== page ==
The Island President is one of those films about climate change that hit you like nothing else. Unlike the 2004 climate change disaster film, The Day After Tomorrow, The Island President is a documentary film firmly based on the realities of climate change resulting in the erosion and sinking of the Maldives’ many islands.
The film starts against the background of the 2009 COP 15 Climate Change Summit in Copenhagen. It has an air of fiction, though, with the beautiful setting of the islands. We see then Maldives president Mohamed Nasheed and his close advisers and comrades try to wrangle an agreement in Copenhagen for 192 nations to cut carbon emissions so as to reduce atmospheric carbon to 350 parts per million (ppm), and to work to limit the increase in global temperature to below 2 degrees Celsius. A seemingly impossible task for a small country with no clout and that is steadily sinking into the ocean.
We learn that the Maldives are 2,000 islands in the Indian Ocean, low lying and without a single hill. The world is getting hotter and sea levels are rising, and if we don’t stop global warming, it will destroy the Maldives. We see the president checking an area along the ocean where 300ft of land has just eroded and are introduced to a whole new category of potential refugees—environmental refugees. Citizens of the Maldives will have to seek refuge elsewhere as their homes and land sink into the ocean.
Smartly dressed, erudite and exuding sincerity, Nasheed is larger than life and stands tall despite his slight stature. For him, it’s a matter of survival for his country and its people.
He has survived the odds before, having been arrested 12 times in 20 years, and has been held in solitary confinement, tortured and beaten. Nasheed returned to the Maldives in 1989 after completing his education in England and started a political magazine, Sangu. He first went to prison for alleging that the 1989 election was rigged by the government. The magazine also dealt with issues related to corruption and human rights violations under Maumoon Abdul Gayoom, who was in power from 1978 to 2008 and is said to have ruled the country much like a mafia don.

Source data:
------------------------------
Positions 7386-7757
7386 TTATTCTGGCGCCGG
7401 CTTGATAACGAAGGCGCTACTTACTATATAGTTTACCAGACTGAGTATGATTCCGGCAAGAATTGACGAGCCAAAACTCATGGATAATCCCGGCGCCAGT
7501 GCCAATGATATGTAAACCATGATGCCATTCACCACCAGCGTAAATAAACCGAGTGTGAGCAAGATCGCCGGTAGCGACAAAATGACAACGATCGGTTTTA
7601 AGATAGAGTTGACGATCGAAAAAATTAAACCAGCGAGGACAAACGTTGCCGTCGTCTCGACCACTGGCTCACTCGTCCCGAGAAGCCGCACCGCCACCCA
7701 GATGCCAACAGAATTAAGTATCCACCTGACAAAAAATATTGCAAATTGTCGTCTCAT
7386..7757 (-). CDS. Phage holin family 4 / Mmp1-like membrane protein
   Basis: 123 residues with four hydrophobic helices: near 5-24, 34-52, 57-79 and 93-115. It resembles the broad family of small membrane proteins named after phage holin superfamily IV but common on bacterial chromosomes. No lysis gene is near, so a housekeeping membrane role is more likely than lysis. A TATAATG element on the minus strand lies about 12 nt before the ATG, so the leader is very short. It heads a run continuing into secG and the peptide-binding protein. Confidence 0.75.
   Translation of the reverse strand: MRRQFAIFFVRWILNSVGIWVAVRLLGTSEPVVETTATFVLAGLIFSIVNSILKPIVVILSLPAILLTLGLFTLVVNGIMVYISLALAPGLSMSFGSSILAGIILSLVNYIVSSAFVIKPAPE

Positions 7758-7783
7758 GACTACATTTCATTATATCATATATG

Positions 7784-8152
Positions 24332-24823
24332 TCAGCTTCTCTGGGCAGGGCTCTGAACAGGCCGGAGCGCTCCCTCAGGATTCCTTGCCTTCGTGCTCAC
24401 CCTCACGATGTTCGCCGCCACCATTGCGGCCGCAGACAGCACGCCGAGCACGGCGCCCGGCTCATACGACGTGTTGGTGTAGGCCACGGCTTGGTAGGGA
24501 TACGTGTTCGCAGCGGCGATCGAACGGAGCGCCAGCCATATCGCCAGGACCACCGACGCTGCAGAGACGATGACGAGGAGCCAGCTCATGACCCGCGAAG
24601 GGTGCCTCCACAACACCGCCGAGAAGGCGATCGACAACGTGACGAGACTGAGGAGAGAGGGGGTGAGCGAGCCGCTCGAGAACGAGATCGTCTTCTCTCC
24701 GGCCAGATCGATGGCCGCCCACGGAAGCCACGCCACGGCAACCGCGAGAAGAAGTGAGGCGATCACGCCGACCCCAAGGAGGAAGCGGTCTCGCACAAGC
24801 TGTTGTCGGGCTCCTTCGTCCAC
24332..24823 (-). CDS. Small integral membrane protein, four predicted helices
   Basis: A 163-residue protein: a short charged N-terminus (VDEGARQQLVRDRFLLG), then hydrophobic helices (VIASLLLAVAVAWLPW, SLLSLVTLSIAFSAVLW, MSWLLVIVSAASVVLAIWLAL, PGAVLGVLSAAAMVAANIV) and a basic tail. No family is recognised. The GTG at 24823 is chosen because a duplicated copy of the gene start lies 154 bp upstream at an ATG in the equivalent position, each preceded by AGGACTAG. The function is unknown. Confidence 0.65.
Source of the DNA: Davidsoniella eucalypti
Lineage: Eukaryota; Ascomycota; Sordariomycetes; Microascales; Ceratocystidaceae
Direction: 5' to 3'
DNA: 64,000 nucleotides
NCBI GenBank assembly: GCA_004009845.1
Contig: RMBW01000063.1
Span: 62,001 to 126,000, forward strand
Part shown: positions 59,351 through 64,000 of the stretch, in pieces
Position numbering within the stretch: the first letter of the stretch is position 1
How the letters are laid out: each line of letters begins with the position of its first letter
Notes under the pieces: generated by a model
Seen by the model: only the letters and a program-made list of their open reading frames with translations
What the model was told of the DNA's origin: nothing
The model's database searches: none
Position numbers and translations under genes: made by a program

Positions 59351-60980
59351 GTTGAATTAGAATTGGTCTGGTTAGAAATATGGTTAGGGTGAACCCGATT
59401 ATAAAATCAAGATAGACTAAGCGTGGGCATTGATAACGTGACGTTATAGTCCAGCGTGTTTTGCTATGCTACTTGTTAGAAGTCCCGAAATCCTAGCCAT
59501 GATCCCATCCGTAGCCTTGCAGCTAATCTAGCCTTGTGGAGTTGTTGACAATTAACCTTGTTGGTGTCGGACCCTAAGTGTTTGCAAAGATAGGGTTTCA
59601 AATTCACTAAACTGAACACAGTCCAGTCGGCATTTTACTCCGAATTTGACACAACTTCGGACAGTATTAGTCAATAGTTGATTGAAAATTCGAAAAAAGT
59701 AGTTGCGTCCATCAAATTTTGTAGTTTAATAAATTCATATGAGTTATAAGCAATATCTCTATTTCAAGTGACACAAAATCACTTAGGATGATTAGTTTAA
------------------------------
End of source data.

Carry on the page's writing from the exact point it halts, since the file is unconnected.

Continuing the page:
Ahmed Naseem, a political prisoner for five years under Gayoom’s reign, says he has seen people left to hang upside down with coconut honey on their faces for the ants to feast on, and others buried or left in the rain and sun on the same beautiful beaches that draw tourists from around the world.
September 2003 was a turning point in the Maldives when the mother of a boy who was tortured and beaten to death in prison insisted on displaying the body to the public. Riots ensued in prison and on the streets. Shortly thereafter, Nasheed went abroad to form the Maldivian Democratic Party (MDP). The following year, the 2004 tsunami wreaked havoc on the Maldives.
Nasheed returned to the Maldives in April 2005 to promote the MDP. The MDP campaigned relentlessly and Nasheed visited 52,000 homes in a first-of-its-kind door-to-door campaign for democracy in the country. The public was ready for democracy and Gayoom had to relent and allow the country’s first contested presidential election in 2008. Nasheed’s supporters were certain of only two things: Either Nasheed would be president or he would be murdered.
Nasheed became president and in the first few cabinet meetings realized that climate change was the most pressing issue facing the nation. With the Copenhagen summit coming up in a year, Nasheed started action, hiring a climate change adviser to put together the compelling case of how his country was going under due to global warming and rising carbon emissions. He is perhaps best known for holding the world’s first underwater cabinet meeting to draw attention to his country’s plight. He has declared that the Maldives will work towards being a carbon-neutral country by 2019.
Watching Nasheed in action makes you want to chuck everything and go help him. Sadly, not one Indian politician is inspirational in the same manner as Nasheed. And Nasheed is fighting again for his life and for democracy. He has sought refuge in the Indian high commission in Male, the Maldives capital. Forced to resign last February over the arrest of a top judge, Nasheed’s life is once again in danger as he faces arrest and this time he may not come out of it alive.
India must help Nasheed. Atmospheric carbon in January 2013 was recorded at 395.55 ppm and is rising. The Maldives continue to sink. Nasheed is that country’s best hope and must be protected.